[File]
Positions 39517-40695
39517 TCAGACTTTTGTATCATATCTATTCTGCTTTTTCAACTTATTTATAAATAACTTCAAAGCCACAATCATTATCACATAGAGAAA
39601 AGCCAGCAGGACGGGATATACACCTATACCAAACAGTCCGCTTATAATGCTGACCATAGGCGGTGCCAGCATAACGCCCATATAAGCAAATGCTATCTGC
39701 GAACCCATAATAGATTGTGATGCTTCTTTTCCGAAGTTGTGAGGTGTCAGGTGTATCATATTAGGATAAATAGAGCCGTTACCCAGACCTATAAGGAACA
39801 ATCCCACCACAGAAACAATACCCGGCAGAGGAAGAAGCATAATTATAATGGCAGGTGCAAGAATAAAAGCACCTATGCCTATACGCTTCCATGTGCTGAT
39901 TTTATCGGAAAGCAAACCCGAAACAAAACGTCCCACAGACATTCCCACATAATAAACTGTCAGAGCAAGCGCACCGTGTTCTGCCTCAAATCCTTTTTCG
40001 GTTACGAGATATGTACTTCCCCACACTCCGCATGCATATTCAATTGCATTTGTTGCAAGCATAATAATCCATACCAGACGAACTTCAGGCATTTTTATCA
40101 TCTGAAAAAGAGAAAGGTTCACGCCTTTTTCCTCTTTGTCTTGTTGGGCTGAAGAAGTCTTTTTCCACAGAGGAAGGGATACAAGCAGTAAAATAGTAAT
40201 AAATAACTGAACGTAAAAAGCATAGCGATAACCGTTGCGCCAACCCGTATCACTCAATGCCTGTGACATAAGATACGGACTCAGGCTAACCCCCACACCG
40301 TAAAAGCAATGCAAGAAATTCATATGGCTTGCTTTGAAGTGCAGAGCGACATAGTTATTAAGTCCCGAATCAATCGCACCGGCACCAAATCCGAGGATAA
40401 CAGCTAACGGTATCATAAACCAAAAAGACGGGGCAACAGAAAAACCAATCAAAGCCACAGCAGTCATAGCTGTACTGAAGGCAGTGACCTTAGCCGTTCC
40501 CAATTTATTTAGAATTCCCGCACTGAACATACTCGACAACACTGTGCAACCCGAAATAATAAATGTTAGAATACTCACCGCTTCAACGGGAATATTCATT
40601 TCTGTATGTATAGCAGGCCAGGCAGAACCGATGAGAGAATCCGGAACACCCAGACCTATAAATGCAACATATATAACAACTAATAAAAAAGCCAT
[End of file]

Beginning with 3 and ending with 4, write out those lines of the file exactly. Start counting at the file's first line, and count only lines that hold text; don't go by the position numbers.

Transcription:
39601 AGCCAGCAGGACGGGATATACACCTATACCAAACAGTCCGCTTATAATGCTGACCATAGGCGGTGCCAGCATAACGCCCATATAAGCAAATGCTATCTGC
39701 GAACCCATAATAGATTGTGATGCTTCTTTTCCGAAGTTGTGAGGTGTCAGGTGTATCATATTAGGATAAATAGAGCCGTTACCCAGACCTATAAGGAACA